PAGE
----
During shutdown, artists have continued to create and galleries have continued to acquire work. Ebay may not be the most obvious source of art, especially for Australia’s major cultural institutions, but unorthodox acquisitions are as valuable as any.
A hand-knitted jumper depicting a runner and a kebab has been a highlight addition for the Art Gallery of Western Australia (AGWA). Created by artist Emma Buswell, the knit refers to West Australian premier Mark McGowan’s response when asked about social distancing restrictions.
“I find it hard to believe someone was going for a run and stopped to have a kebab,” Mr McGowan said during a press conference in June, before dissolving into laughter. “We are not making it unlawful to go for a run and then have a kebab.”
Ms Buswell, 29, who was stood down from her local government job for eight weeks due to the pandemic, said she initially made the jumper as a “working home uniform”. But when she posted on social media there was a frenzy, generating 102 orders for the jumpers which were sold at $100 each.
Ms Buswell said her generation felt disatisfaction with governments but Mr McGowan’s laughing fit “endeared a lot of us towards him, it was quite nice to see a politician being real”.
AGWA director Colin Walker said the jumper not only reflected the health crisis but captured a high profile figure losing control. “During COVID none of us have as much control of anything, no matter who we are,” he said.
Tony Albert’s Misunderstanding, recently acquired by AGWA, is also a response to a contemporary moment, referencing Rio Tinto’s destruction of two sites in the Juukan Gorge, one of which contained evidence of human habitation dating back 45,000 years. Albert painted several sticks of dynamite, labelled Rio Tinto, across a velvet portrait, of the kind popular in Australia in the 1960s and 70s, of Aboriginal children.
Institutions across the country have launched programs to help artists keep working during the pandemic. The Together In Art series at the Art Gallery of New South Wales was designed to support local artists by providing them with commissions to create new work.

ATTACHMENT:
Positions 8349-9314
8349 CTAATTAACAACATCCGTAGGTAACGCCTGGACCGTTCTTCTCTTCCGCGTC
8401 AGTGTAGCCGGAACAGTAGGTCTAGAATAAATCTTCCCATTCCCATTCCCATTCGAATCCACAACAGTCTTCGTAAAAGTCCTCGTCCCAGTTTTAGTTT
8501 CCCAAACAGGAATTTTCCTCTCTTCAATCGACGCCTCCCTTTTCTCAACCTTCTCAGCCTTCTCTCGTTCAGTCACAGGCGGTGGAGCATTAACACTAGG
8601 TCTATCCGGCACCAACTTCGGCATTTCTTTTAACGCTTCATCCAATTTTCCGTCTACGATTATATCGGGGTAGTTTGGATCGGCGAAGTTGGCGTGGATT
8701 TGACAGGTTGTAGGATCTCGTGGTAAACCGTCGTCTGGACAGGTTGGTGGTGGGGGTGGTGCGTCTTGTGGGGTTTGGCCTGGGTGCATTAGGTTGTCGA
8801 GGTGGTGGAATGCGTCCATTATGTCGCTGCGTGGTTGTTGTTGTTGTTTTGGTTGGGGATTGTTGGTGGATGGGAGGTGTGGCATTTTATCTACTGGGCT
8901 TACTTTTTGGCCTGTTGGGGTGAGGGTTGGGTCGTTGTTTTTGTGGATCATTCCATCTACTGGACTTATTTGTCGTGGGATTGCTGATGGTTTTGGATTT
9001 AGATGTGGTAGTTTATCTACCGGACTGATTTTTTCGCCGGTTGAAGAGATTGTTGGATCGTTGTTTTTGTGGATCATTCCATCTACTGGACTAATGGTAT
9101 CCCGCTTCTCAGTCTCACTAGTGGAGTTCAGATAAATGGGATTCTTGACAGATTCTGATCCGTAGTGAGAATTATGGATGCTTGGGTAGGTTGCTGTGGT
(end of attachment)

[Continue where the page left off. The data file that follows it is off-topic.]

The first is From My Window, which features works on paper by nine artists. Asked to consider the view from their window, responses varied from images of comfort and community to uncertainty and fear, as seen in Emily Hunt’s (Returned) Three Gorgons, created when the artist was in Berlin.
“I spend a lot of time on my balcony at the moment, looking at other people’s windows and watching the movements of people on the street,” Ms Hunt said. “My work is driven by looking at people, but I don’t particularly like to be around them. The lockdown, strangely enough, has helped me become more accepting of the introverted parts of my nature.”
The Art Gallery of South Australia has also reinvigorated its South Australian Artists Fund, offering six artists $10,000 bursaries to support the continuation of their practice with no exhibition outcomes.
Around the country, young artists are addressing global issues, AGWA’s Mr Walker said, and “getting their voices amplified” through their work. “I’m really interested in where truth-telling will take us, those kinds of ideas. Politically, where Australia is and where it’s been, and that gives a really strong particular strand [in art].”
Kerrie is a senior culture writer at The Age and The Sydney Morning Herald